Introducing the Dalai Lama’s 'one-win-everything' negotiating technique. Until now, there’s only been two types of negotiators: win-lose and win-win. Win-lose negotiators are only in it for themselves, and while 'win-win' negotiators are a bit more open to your needs, they're still hoping to come out on top as well.
This is a new, thoughtful way to negotiate where everyone wins. And I do mean everyone - you, me, the other people at the table, the public, the environment… the whole entire word.
With the Dalai Lama being the peaceful type, you may be thinking to yourself - does negotiating like the Dalai Lama mean laying down? Well no, it doesn't.
It means getting exactly what you want, while making sure the other side gets exactly what they need. On top of that, you make sure the good of everyone else gets met as well.
Here’s how you can negotiate like the Dalai Lama
Step 1: Smile (and have a sense of humor). Remember, after the negotiation the people at the table do not disappear. When the deal ends, you'll be doing business together so be nice, have fun and make friends when ever possible.
"Remember that the best relationship is one in which your love for each other exceeds your need for each other." - Dalai Lama
Step 2: Sit together (be on the same side of the negotiating table). When you sit across from others, you're often seen as the challenger. You want to be on the same team, and friends sit together. Lose the table, or find a glass one because transparency and closeness is the key to friendship.
"I defeat my enemies when I make them my friends.” - Dalai Lama
Step 3: Find out what problems they want to solve (then help them solve those problems) In 'one-win-everything' we have added a new technique to negotiating, it's called 'helping'. Discover the other side's problems, then help them solve them. Simple.
"An open heart is an open mind." - Dalai Lama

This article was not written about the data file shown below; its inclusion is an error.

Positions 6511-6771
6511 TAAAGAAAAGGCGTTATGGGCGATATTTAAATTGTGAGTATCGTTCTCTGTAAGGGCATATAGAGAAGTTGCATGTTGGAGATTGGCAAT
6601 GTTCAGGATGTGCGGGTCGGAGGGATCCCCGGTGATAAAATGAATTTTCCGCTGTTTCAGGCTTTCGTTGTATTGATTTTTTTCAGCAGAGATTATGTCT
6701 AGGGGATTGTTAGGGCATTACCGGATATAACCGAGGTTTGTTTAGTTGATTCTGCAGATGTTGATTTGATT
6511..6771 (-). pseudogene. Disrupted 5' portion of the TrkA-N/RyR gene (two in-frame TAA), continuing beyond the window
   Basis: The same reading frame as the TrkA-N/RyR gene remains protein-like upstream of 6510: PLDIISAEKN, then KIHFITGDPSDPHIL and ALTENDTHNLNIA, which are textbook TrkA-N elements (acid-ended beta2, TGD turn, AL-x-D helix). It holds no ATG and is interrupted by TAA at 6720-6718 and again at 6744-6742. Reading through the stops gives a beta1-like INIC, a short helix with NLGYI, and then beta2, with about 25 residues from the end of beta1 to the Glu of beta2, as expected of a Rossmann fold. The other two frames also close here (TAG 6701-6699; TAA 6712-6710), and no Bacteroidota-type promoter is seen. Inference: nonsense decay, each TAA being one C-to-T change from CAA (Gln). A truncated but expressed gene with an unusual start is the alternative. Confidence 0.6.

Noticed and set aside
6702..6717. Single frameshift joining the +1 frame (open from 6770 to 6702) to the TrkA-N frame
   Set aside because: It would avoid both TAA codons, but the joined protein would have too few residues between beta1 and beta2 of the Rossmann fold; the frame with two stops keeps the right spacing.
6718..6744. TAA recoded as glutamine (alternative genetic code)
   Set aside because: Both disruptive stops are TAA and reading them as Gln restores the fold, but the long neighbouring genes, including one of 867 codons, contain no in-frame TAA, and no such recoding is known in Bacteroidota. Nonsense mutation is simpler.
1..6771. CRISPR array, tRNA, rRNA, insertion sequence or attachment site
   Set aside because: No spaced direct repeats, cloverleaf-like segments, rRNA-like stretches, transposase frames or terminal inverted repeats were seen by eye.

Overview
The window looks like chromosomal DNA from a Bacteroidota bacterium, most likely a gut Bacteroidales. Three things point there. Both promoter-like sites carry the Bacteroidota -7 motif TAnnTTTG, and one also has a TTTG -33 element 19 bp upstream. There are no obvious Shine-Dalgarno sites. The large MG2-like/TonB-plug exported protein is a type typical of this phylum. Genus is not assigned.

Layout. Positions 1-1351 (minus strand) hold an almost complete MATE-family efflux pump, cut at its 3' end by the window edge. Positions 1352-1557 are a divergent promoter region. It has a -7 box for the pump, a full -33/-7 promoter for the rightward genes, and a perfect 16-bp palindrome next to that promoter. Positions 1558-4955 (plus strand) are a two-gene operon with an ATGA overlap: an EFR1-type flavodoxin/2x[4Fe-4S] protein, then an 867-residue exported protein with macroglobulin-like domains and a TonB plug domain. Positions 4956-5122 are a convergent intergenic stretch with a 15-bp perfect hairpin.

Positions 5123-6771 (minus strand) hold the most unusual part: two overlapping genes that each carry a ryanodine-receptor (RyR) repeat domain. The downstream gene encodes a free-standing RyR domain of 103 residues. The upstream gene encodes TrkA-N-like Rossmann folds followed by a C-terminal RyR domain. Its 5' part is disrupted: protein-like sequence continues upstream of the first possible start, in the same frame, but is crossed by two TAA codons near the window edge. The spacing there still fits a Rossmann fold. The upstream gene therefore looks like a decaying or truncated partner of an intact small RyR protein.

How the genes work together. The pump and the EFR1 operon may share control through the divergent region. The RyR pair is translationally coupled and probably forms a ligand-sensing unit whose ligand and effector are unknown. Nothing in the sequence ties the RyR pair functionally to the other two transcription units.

Step 4: Never get angry (No matter what - don’t get angry). Someone will probably offend you, it’s nothing personal so don’t get mad. Take a calming breath in, then out. Think, one-win-everything.
"The way to change others’ minds is with affection, and not anger." - Dalai Lama
Step 5: Ask 'how does this effect the rest of the world'? If this is a win for all, move forward. If not, figure out if and how you can make it a one-win-everything before moving forward. And if you cannot, walk away.
"When you lose, don’t lose the lesson." - Dalai Lama
Step 6: If someone is rude, start over (return to Step 1: Smile). Begin again - never let others influence you in a negative way. Instead, do your best to influence them in a positive way, or walk away.
"Someone else’s action should not determine your response." - Dalai Lama
Step 7: Never say no (instead, give the other person an 'mpossible "yes, if"). This is a very sly Dalai Lama negotiation tactic... never say "no". Always say, "yes, if", then add an impossible contingency.
Here is how it works:
Let's say you are negotiating with a big oil company who want to drill a well on your bird sanctuary. They tell you: "Our study shows it's impossible not to spill any oil, and it kill many endangered birds, but we want to drill anyway."
You want to say: "No way," however using the Dalai Lama's technique you won't have to. Instead, you say, "yes, if you find a way to do it where not a single drop oil gets spilled and not a single birds gets harmed. Plus, you pay me $10,000,000,000 dollars for every harmed bird - do we have a deal?"
You won't have to say no because they'll say it for you - because of your impossible contingency.
The Dalai-Lama says "yes, if" and lets the other side say "no".
I hope you'll only use your new found negotiating powers for good.
And for now, i'll leave the last word to the Dalai Lama: "There is no hundred per cent winner, no hundred per cent loser - not that way but half-and-half. That is the practical way, the only way."